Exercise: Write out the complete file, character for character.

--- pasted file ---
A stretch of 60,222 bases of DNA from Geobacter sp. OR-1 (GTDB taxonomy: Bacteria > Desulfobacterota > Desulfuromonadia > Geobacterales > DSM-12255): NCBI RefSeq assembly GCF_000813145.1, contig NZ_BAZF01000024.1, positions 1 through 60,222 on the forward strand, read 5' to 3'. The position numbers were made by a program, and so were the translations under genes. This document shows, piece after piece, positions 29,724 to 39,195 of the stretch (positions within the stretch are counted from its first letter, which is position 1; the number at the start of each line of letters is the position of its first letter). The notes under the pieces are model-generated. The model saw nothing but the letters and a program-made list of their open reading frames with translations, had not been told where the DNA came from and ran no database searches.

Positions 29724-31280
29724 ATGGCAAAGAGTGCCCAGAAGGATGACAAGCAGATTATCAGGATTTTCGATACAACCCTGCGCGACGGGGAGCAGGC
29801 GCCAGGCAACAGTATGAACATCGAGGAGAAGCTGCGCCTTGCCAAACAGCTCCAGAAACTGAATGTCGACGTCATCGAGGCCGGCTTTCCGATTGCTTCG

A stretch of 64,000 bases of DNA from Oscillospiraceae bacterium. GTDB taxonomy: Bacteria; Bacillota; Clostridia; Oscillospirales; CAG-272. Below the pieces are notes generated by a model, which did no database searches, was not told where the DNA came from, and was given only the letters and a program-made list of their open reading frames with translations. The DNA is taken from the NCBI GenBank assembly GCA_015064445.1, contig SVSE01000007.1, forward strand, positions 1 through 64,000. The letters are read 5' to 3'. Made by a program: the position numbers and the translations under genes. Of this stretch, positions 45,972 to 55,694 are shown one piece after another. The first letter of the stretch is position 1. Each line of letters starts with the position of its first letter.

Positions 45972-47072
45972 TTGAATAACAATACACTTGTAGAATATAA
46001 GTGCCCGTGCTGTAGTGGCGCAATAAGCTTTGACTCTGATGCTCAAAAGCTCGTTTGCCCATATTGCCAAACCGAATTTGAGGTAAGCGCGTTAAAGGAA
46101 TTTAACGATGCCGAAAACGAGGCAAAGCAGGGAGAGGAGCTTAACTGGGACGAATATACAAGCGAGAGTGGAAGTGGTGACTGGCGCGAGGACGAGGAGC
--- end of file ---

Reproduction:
A stretch of 60,222 bases of DNA from Geobacter sp. OR-1 (GTDB taxonomy: Bacteria > Desulfobacterota > Desulfuromonadia > Geobacterales > DSM-12255): NCBI RefSeq assembly GCF_000813145.1, contig NZ_BAZF01000024.1, positions 1 through 60,222 on the forward strand, read 5' to 3'. The position numbers were made by a program, and so were the translations under genes. This document shows, piece after piece, positions 29,724 to 39,195 of the stretch (positions within the stretch are counted from its first letter, which is position 1; the number at the start of each line of letters is the position of its first letter). The notes under the pieces are model-generated. The model saw nothing but the letters and a program-made list of their open reading frames with translations, had not been told where the DNA came from and ran no database searches.

Positions 29724-31280
29724 ATGGCAAAGAGTGCCCAGAAGGATGACAAGCAGATTATCAGGATTTTCGATACAACCCTGCGCGACGGGGAGCAGGC
29801 GCCAGGCAACAGTATGAACATCGAGGAGAAGCTGCGCCTTGCCAAACAGCTCCAGAAACTGAATGTCGACGTCATCGAGGCCGGCTTTCCGATTGCTTCG

A stretch of 64,000 bases of DNA from Oscillospiraceae bacterium. GTDB taxonomy: Bacteria; Bacillota; Clostridia; Oscillospirales; CAG-272. Below the pieces are notes generated by a model, which did no database searches, was not told where the DNA came from, and was given only the letters and a program-made list of their open reading frames with translations. The DNA is taken from the NCBI GenBank assembly GCA_015064445.1, contig SVSE01000007.1, forward strand, positions 1 through 64,000. The letters are read 5' to 3'. Made by a program: the position numbers and the translations under genes. Of this stretch, positions 45,972 to 55,694 are shown one piece after another. The first letter of the stretch is position 1. Each line of letters starts with the position of its first letter.

Positions 45972-47072
45972 TTGAATAACAATACACTTGTAGAATATAA
46001 GTGCCCGTGCTGTAGTGGCGCAATAAGCTTTGACTCTGATGCTCAAAAGCTCGTTTGCCCATATTGCCAAACCGAATTTGAGGTAAGCGCGTTAAAGGAA
46101 TTTAACGATGCCGAAAACGAGGCAAAGCAGGGAGAGGAGCTTAACTGGGACGAATATACAAGCGAGAGTGGAAGTGGTGACTGGCGCGAGGACGAGGAGC